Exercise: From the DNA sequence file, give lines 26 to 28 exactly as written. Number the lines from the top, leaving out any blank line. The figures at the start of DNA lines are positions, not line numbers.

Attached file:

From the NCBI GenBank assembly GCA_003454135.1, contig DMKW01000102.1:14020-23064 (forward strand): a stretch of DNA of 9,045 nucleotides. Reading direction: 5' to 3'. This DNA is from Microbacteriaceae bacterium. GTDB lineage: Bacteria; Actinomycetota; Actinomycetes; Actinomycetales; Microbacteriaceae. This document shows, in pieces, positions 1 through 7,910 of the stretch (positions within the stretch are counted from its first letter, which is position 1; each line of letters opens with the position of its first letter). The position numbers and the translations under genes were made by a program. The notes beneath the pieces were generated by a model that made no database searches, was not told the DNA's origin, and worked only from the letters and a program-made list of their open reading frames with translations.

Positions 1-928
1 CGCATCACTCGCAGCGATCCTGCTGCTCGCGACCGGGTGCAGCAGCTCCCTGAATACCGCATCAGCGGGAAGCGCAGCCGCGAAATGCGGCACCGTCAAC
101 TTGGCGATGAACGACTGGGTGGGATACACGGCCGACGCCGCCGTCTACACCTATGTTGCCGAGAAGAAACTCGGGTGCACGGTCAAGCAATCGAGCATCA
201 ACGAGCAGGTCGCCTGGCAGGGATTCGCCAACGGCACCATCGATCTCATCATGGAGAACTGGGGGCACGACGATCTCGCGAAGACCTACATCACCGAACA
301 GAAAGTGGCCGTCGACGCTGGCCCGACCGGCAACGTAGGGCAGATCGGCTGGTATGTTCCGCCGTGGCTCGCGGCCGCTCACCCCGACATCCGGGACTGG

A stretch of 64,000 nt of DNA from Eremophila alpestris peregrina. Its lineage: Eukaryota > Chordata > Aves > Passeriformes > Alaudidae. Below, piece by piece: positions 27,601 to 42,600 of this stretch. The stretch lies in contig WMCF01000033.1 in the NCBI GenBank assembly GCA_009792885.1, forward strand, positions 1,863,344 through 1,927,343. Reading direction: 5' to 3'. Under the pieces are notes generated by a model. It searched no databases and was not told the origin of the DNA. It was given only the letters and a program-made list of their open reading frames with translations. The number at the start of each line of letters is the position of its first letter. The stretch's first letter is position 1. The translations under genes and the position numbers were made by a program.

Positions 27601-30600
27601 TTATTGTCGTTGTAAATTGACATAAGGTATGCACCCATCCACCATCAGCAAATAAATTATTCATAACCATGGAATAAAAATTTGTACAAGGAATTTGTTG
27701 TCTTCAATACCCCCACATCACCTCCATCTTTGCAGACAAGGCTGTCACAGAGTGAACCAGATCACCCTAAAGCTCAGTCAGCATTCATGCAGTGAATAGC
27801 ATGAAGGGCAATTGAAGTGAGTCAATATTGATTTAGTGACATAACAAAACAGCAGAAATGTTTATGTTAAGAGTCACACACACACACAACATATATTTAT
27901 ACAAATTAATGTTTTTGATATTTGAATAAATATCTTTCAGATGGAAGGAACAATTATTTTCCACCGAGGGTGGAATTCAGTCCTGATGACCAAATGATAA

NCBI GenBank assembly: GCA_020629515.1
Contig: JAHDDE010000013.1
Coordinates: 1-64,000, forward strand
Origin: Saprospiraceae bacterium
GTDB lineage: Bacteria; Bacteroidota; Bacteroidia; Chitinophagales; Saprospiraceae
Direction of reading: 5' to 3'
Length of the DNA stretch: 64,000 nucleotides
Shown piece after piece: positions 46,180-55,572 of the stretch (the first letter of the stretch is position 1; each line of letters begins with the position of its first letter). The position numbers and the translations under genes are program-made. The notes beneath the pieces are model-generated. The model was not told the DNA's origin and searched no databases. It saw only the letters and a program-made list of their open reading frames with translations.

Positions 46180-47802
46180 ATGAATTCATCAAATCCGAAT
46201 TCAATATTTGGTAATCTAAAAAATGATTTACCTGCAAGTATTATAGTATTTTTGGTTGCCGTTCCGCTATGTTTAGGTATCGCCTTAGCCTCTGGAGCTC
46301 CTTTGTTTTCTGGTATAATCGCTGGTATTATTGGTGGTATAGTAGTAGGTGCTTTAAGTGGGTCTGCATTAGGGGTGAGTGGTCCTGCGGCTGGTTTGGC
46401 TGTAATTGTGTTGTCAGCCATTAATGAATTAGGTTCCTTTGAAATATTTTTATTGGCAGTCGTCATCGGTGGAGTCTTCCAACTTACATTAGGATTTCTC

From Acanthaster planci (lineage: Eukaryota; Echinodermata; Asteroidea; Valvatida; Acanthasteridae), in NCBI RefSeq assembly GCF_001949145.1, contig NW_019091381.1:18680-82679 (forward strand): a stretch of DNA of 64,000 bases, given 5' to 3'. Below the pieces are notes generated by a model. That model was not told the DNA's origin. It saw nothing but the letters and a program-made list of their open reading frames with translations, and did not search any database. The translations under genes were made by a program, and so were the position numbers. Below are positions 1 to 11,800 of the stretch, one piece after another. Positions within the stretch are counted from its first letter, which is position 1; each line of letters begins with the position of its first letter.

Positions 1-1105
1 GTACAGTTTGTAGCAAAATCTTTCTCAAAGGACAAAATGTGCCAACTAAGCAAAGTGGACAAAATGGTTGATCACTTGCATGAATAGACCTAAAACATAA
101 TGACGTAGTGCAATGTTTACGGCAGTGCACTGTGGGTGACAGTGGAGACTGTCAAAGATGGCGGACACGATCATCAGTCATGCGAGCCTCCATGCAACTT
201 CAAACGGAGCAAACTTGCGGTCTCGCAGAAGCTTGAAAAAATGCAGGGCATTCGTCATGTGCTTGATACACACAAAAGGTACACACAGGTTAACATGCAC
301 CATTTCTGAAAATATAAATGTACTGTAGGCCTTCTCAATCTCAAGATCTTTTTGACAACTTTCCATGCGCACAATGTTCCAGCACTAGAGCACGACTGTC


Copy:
From Acanthaster planci (lineage: Eukaryota; Echinodermata; Asteroidea; Valvatida; Acanthasteridae), in NCBI RefSeq assembly GCF_001949145.1, contig NW_019091381.1:18680-82679 (forward strand): a stretch of DNA of 64,000 bases, given 5' to 3'. Below the pieces are notes generated by a model. That model was not told the DNA's origin. It saw nothing but the letters and a program-made list of their open reading frames with translations, and did not search any database. The translations under genes were made by a program, and so were the position numbers. Below are positions 1 to 11,800 of the stretch, one piece after another. Positions within the stretch are counted from its first letter, which is position 1; each line of letters begins with the position of its first letter.

Positions 1-1105
1 GTACAGTTTGTAGCAAAATCTTTCTCAAAGGACAAAATGTGCCAACTAAGCAAAGTGGACAAAATGGTTGATCACTTGCATGAATAGACCTAAAACATAA